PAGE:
Linked by Thom Holwerda on Thu 4th Jul 2013 12:33 UTC, submitted by twitterfire
In the News "Internet users worried about their personal information being intercepted by U.S. intelligence agencies should stop using websites that send data to the United States, Germany's top security official said Wednesday." Cute, but pointless. France does it too, as does the UK. Documents from the Dutch intelligence agencies indicate that they, too, are involved in mass surveillance, the extent of which will supposedly be investigated by parliament.
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RE[2]: Good luck with that....
by Alfman on Fri 5th Jul 2013 04:30 UTC in reply to "RE: Good luck with that...."
Alfman
Member since:
2011-01-28

galvanash,

"But it is a public communications medium. Its like complaining that someone is listening in on your conversations using a CB radio - if you don't want 3rd parties to hear what you are saying you don't understand what CB is... "

Strongly disagree with you here. CB radio was designed to be a public medium. Part of the fun in using it is that you don't know who's going to respond on the other end. Unicast network traffic between internet hosts/peers is not intended to be public any more than a 2 party telephone call is. In both cases the service providers are entrusted with our privacy. Keep in mind ISPs who systematically violated our privacy (aka phorm) were sued because *they* weren't allowed to spy on customer traffic.

You suggest we should be using cryptography to secure private communications instead of trusting our service providers, and I would agree that's wise to the extent possible.

It seems that you don't care about your own privacy, but it doesn't mean you shouldn't respect other's IMHO.

Edited 2013-07-05 04:37 UTC

Reply Parent Score: 3

galvanash Member since:
2006-01-25

Unicast network traffic between internet hosts/peers is not intended to be public any more than a 2 party telephone call is. In both cases the service providers are entrusted with our privacy. Keep in mind ISPs who systematically violated our privacy (aka phorm) were sued because *they* weren't allowed to spy on customer traffic.


I was using CB as a loose analogy of another public communications medium - maybe that was a poor choice because the issue I am talking about doesn't involve a 3rd party at all. The specific example I was responding to (ip address, referrer, and UA string) is not an issue with 3rd party communications - it is unicast - its between you and google.

If you don't want to communicate with google directly thats easy - don't do that. If you don't want to communicate with them indirectly (as in when they are used as a CDN for scripts or images) you can block them. The point is if you don't like how Google uses such information you don't have to let them - but it is information that everyone has considered non-privelaged for 20 years now.

Google isn't eaves-dropping on your communications - if you visit sites that "trust" google to server up their version of jQuery or whatever you are indirectly "trusting" Google. Its not like it is being hidden from you - its right there in the source code. It is absolutely trivial to block such traffic.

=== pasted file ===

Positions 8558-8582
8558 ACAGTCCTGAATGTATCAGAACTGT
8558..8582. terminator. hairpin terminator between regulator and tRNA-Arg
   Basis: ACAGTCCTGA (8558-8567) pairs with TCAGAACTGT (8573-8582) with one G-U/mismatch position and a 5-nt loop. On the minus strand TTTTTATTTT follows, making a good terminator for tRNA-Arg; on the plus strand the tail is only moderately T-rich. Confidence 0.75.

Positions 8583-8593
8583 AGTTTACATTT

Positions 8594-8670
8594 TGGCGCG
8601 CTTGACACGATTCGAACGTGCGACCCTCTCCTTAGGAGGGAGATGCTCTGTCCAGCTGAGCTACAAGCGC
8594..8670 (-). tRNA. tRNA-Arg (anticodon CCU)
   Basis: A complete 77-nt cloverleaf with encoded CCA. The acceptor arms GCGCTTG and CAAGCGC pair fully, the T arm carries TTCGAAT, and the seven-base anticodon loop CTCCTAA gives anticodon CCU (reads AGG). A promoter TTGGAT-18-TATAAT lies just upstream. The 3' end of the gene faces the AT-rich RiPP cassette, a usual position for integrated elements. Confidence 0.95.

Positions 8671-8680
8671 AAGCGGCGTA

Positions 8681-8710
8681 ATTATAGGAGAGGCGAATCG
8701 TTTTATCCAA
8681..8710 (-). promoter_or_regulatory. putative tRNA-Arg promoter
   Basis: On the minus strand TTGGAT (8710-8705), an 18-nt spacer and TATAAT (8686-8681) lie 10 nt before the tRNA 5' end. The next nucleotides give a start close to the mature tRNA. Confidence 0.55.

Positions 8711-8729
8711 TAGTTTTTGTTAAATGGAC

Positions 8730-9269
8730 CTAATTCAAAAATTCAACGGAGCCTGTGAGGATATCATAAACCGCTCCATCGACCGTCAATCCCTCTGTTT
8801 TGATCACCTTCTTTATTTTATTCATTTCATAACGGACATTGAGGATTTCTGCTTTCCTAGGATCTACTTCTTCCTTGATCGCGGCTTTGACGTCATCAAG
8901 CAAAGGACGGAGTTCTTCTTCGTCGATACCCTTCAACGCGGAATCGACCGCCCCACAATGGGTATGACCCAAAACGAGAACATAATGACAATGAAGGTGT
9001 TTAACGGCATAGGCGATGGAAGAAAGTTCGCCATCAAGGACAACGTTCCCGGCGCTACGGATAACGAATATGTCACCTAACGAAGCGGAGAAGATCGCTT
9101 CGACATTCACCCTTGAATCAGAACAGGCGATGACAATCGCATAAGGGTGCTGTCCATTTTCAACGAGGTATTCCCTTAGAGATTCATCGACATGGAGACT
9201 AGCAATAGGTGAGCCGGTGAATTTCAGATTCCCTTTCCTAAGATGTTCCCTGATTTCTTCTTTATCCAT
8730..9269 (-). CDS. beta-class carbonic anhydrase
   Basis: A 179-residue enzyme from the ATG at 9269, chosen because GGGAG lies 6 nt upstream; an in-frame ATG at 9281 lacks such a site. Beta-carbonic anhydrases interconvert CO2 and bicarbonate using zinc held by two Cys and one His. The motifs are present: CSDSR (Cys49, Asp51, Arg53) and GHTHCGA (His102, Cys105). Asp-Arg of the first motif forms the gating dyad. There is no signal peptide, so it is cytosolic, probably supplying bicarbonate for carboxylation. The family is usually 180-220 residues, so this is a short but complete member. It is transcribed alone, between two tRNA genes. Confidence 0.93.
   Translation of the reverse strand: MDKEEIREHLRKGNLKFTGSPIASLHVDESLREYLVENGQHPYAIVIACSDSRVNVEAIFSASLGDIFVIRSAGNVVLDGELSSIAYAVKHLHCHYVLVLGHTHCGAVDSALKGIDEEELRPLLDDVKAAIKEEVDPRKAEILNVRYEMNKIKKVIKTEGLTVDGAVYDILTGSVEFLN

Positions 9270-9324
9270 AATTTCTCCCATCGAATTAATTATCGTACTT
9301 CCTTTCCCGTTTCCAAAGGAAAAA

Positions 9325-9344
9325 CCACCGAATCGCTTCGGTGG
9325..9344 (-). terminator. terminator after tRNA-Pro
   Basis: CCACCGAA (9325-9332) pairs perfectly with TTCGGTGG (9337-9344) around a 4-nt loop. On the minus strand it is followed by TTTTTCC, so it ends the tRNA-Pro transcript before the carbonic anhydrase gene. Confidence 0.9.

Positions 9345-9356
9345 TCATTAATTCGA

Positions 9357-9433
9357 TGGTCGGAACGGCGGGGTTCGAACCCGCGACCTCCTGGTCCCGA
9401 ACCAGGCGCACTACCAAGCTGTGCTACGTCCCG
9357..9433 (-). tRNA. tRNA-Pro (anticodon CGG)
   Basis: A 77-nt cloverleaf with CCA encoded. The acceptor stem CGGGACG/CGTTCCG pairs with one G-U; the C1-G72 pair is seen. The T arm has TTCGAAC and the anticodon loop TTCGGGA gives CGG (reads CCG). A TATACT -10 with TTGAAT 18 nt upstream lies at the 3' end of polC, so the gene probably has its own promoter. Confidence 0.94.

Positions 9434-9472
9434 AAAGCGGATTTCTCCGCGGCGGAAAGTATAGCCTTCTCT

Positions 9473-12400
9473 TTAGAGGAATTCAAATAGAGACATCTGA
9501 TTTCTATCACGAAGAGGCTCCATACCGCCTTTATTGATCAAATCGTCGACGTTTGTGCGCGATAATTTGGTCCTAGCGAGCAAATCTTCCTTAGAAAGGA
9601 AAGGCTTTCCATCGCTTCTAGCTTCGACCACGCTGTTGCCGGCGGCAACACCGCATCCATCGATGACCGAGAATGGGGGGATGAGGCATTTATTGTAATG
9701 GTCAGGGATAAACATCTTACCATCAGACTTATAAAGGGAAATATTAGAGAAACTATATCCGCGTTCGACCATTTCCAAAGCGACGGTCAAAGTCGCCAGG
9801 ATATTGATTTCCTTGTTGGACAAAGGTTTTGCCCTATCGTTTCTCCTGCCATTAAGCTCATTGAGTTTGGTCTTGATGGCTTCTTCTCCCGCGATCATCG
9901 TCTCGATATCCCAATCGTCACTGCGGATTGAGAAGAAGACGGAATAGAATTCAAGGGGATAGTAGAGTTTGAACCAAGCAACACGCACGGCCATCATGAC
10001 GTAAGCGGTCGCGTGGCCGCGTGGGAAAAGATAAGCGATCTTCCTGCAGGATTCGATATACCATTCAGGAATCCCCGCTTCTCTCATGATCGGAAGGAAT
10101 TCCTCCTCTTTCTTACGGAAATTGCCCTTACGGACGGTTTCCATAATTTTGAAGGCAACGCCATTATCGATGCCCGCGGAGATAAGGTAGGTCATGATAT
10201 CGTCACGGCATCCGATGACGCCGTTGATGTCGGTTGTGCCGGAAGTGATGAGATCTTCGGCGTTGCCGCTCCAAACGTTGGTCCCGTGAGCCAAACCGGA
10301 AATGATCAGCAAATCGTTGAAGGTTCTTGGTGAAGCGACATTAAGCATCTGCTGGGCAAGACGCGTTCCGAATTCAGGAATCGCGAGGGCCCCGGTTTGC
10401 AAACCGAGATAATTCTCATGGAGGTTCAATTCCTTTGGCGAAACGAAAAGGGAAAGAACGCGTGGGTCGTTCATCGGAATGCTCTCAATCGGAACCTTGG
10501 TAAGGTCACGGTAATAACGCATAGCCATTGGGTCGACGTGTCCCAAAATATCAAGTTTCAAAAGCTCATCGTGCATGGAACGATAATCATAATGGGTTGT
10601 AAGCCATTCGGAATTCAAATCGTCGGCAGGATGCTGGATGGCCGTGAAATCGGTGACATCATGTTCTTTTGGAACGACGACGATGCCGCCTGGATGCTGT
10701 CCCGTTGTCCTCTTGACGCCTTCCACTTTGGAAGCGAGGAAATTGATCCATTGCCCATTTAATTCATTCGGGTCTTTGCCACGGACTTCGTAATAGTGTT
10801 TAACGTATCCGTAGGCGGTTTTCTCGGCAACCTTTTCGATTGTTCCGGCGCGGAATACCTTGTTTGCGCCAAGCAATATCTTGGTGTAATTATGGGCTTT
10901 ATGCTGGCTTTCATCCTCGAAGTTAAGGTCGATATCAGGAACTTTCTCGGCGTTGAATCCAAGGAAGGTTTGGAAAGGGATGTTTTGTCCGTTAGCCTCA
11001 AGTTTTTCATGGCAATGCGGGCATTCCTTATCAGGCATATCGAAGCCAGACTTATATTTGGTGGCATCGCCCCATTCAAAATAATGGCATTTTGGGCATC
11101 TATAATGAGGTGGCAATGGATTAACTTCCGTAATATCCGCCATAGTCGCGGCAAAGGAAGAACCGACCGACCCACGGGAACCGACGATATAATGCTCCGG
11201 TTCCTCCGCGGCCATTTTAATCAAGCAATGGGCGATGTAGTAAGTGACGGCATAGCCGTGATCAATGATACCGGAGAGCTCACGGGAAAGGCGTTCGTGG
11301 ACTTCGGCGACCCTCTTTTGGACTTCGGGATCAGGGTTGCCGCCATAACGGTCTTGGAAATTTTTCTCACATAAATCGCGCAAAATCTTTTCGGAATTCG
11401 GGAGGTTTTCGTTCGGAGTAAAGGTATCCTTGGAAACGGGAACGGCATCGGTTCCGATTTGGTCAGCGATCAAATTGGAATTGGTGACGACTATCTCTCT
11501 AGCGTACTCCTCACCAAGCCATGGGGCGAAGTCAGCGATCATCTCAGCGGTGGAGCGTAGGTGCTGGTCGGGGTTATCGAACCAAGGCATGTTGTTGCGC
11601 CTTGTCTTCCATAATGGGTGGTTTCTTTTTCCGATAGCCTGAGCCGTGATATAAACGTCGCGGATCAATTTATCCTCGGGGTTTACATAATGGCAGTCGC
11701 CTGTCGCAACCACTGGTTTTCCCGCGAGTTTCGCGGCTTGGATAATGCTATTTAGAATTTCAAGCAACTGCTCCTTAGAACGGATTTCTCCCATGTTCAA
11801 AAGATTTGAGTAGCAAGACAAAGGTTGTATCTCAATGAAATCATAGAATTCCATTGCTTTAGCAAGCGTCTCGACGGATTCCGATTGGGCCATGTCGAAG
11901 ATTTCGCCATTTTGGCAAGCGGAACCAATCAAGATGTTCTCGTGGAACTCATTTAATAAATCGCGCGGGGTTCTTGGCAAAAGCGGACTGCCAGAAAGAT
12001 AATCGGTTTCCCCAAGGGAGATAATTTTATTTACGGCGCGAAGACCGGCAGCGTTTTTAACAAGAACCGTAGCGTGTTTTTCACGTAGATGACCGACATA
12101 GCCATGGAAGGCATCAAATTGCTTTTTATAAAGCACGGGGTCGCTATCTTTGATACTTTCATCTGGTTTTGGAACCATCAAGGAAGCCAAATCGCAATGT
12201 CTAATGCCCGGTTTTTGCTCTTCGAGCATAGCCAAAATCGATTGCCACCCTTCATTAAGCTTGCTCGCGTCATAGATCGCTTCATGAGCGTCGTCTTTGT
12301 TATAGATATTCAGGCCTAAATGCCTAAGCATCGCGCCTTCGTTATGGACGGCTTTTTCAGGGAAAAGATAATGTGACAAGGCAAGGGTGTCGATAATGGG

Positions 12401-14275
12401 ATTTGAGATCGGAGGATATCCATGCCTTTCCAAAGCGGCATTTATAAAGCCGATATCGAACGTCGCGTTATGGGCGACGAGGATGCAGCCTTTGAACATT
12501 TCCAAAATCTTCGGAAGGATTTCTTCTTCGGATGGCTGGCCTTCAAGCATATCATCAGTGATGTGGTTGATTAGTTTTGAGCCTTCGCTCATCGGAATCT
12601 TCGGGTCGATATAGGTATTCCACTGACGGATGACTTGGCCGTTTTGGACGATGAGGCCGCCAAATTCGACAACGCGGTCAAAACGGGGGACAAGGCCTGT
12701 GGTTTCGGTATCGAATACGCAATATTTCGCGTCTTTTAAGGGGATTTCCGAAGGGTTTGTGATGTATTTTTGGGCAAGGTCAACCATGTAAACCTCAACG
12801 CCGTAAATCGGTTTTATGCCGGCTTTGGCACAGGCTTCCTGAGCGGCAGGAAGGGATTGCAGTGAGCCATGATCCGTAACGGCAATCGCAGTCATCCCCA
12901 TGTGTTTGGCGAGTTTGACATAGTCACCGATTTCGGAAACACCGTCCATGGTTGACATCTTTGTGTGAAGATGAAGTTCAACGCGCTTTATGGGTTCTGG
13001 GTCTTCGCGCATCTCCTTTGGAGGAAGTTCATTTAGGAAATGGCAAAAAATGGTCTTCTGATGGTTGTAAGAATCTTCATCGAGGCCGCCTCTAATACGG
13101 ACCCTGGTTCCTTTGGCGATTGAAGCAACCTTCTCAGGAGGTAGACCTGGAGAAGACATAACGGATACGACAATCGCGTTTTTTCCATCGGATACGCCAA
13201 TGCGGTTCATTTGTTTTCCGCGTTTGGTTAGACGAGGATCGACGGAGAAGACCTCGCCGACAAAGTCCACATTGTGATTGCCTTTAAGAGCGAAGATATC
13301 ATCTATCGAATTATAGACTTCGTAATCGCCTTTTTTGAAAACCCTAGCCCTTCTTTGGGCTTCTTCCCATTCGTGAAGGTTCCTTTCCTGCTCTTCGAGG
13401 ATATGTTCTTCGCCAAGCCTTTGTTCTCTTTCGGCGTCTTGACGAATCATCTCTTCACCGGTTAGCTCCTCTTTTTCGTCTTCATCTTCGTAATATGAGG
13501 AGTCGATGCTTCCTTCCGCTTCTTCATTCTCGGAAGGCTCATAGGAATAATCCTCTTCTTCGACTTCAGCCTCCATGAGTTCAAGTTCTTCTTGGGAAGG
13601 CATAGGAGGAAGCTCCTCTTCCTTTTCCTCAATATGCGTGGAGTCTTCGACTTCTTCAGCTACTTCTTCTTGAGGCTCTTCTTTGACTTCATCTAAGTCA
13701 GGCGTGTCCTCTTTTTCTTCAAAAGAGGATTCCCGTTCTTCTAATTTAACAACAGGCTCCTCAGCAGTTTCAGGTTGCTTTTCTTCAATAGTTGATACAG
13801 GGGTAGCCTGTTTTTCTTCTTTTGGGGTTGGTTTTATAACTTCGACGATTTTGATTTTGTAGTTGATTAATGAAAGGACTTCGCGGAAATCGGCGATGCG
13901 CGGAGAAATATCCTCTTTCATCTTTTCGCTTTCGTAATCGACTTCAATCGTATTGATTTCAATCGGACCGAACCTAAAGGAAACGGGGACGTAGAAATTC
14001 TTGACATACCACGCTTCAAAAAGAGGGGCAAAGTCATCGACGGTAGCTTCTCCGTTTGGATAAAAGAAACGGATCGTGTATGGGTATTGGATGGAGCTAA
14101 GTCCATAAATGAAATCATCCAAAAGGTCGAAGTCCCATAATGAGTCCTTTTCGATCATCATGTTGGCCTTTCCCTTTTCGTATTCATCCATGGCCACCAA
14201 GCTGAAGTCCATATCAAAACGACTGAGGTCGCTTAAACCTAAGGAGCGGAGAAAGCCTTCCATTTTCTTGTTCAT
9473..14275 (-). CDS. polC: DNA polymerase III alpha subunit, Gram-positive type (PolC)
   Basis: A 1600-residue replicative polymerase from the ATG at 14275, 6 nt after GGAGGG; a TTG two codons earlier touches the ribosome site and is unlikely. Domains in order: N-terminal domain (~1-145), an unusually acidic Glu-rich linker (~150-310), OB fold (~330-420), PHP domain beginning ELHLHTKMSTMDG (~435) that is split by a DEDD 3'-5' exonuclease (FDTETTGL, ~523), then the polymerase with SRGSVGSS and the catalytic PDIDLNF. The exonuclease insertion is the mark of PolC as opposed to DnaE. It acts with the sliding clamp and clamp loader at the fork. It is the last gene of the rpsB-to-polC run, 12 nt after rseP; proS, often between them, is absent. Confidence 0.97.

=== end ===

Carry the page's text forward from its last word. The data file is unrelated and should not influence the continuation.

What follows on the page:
It seems that you don't care about your own privacy, but it doesn't mean you shouldn't respect other's IMHO.


I do care about my own privacy. What I don't care about is having google use basic information such as my ip address and what sites I might visit to target me - because whether they are doing that or not I still see ads, mostly because I am too lazy to bother blocking them (which isn't that hard to do either). I can't say I like seeing them, but then again I don't like seeing commercials on TV either. I ignore them.

The point is if it did bother me enough I would do something about it - I don't see the point in complaining how Google uses such data when I am giving that same data to every single website I visit every day I use the internet. If I felt that data was private I wouldn't be giving it to them.

Reply Parent Score: 2

Alfman Member since:
2011-01-28

galvanash,

"Google isn't eaves-dropping on your communications - if you visit sites that 'trust' google to server up their version of jQuery or whatever you are indirectly 'trusting' Google."

Well, then arguably the NSA isn't eaves-dropping on your communications - if you use providers that 'trust' the NSA to install their hardware or whatever you are indirectly 'trusting' the NSA. Of course it's not exactly the same thing, but I hope you can appreciate the privacy concerns.

The privacy concerns really aren't limited to google, but they get so much attention due to their sheer size. I'm not sure you (and certainly not most people) realize how widespread google's network is. Of course they've got their bigger services like gmail, youtube, blogger. But they also have lesser known ad/tracking networks it bought including doubleclick, adscape, invite media, admob, etc to supplement it's own.


Edit: Back in 2012 google updated it's policy to implement more tracking across services:

http://articles.latimes.com/2012/jan/25/business/la-fi-google-20120...

Edited 2013-07-05 08:19 UTC

Reply Parent Score: 2